(1) Photos by author.

 

Any test being conducted on a ladder must maintain a five-minute time limit. Notice how the ladder is bending under the test weight. There is probably a one-foot deflection occurring under these extreme weight limits. But are these extreme weight limits? If we were to use a ground ladder to rescue a civilian, there is a good chance that the ladder will endure some extreme weight.

The average weight of a firefighter fully donned with personal protective equipment is 300 pounds. This is a figure that the NFPA uses to assess firefighter activity weight for any operation. One firefighter on a ground ladder trying to rescue a civilian who may weigh as much as 300 pounds is now adding 600 pounds of weight onto the ladder. Depending on the behavior of the civilian, the ground ladder will bounce as they descend. Why do we need to know this? It is to build up our faith and trust of the ground ladder. It is designed to work under stressful situations and has proved itself to be a very effective tool on many occasions.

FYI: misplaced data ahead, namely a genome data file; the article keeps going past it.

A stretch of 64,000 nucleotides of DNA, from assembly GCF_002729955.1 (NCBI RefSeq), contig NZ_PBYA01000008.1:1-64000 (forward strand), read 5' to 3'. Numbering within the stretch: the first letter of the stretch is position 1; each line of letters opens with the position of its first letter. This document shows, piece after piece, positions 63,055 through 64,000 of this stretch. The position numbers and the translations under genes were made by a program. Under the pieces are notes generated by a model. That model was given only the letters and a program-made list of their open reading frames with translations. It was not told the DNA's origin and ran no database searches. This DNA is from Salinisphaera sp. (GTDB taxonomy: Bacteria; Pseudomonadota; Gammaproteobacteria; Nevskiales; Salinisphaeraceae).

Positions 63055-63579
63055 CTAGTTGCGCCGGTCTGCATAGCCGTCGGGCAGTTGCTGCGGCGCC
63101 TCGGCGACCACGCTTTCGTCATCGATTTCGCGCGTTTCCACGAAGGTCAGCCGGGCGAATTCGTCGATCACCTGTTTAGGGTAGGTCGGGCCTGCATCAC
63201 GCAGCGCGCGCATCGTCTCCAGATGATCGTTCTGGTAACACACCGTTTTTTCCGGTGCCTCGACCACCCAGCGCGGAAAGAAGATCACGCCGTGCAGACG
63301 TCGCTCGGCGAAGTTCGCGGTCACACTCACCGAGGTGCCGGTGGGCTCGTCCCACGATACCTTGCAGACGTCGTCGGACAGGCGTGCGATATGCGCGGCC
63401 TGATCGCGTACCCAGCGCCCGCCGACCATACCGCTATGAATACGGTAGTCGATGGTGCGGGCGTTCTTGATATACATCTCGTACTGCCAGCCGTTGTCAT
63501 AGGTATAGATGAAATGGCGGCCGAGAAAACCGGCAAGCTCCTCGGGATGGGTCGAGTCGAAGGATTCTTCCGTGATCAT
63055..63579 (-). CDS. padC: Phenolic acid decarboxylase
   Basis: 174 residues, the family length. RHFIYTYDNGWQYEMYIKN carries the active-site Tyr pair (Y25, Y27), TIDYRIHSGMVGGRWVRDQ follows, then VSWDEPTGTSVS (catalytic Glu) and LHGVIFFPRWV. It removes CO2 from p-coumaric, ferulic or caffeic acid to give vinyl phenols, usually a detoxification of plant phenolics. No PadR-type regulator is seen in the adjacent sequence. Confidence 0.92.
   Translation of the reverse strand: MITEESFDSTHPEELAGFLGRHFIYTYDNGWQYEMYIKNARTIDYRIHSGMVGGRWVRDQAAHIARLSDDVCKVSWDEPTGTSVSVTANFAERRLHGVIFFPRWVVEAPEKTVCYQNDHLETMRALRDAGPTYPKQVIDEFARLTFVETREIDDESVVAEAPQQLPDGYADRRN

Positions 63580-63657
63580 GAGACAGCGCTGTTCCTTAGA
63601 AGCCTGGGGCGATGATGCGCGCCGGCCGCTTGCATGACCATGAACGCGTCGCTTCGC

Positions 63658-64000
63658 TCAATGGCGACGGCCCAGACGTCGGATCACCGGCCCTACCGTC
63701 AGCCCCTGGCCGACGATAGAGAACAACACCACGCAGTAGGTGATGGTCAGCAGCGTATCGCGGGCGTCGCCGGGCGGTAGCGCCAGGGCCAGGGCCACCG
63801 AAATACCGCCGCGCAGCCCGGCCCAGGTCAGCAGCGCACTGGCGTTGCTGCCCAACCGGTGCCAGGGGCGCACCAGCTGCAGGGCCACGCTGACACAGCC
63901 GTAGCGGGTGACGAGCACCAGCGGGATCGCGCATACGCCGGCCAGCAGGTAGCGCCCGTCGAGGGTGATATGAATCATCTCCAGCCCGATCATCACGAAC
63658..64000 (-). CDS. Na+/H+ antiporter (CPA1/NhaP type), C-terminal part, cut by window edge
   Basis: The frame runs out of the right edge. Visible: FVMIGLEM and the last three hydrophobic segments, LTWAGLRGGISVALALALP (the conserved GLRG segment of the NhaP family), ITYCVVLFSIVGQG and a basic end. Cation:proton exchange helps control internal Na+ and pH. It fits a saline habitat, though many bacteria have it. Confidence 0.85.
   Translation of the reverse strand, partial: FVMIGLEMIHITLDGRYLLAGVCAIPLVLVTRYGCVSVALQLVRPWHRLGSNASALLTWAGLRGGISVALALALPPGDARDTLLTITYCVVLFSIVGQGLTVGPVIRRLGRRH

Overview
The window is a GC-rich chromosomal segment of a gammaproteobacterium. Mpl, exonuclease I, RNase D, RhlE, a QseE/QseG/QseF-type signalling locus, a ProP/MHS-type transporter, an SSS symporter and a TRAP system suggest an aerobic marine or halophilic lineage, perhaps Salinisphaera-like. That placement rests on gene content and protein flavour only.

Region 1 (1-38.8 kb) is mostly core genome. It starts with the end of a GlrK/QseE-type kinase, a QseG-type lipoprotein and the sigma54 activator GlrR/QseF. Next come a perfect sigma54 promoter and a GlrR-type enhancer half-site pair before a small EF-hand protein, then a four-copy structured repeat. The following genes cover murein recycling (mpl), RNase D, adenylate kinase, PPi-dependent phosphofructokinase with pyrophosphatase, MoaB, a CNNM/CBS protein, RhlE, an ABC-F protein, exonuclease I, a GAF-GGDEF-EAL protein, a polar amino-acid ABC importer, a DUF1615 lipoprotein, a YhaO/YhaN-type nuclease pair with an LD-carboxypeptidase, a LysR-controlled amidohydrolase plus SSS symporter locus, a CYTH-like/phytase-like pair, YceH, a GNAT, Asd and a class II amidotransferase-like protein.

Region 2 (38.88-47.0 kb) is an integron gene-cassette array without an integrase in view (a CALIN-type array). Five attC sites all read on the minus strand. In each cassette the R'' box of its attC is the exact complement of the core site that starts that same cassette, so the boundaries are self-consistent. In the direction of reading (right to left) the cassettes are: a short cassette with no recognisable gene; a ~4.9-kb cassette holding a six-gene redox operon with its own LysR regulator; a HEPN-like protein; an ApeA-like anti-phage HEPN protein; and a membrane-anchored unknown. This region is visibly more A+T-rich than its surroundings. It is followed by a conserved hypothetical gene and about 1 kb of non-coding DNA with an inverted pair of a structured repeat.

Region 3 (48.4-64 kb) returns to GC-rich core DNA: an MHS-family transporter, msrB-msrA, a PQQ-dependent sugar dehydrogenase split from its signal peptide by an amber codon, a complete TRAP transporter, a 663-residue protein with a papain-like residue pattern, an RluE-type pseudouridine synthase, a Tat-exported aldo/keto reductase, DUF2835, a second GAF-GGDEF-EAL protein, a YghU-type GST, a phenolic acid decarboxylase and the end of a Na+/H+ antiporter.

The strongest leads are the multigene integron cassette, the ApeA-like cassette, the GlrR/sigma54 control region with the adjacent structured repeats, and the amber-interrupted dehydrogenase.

As part of our basics, we need to know the lengths of our ladders that we carry on our fire apparatus because when it comes time to ladder a second-story window, we want to pull off the right ladder the first time and raise it to the correct height the first time. Nothing looks worse than watching two firefighters raising and lowering a ground ladder and trying to select the proper height. If we know our ladder lengths, the average distances between floors, the height of the window sills from the floor, the distance between rungs, and how much a ladder tip will drop when we pull the base out and away from the wall, we will be able to estimate correctly the exact height we should raise the ladder the first time.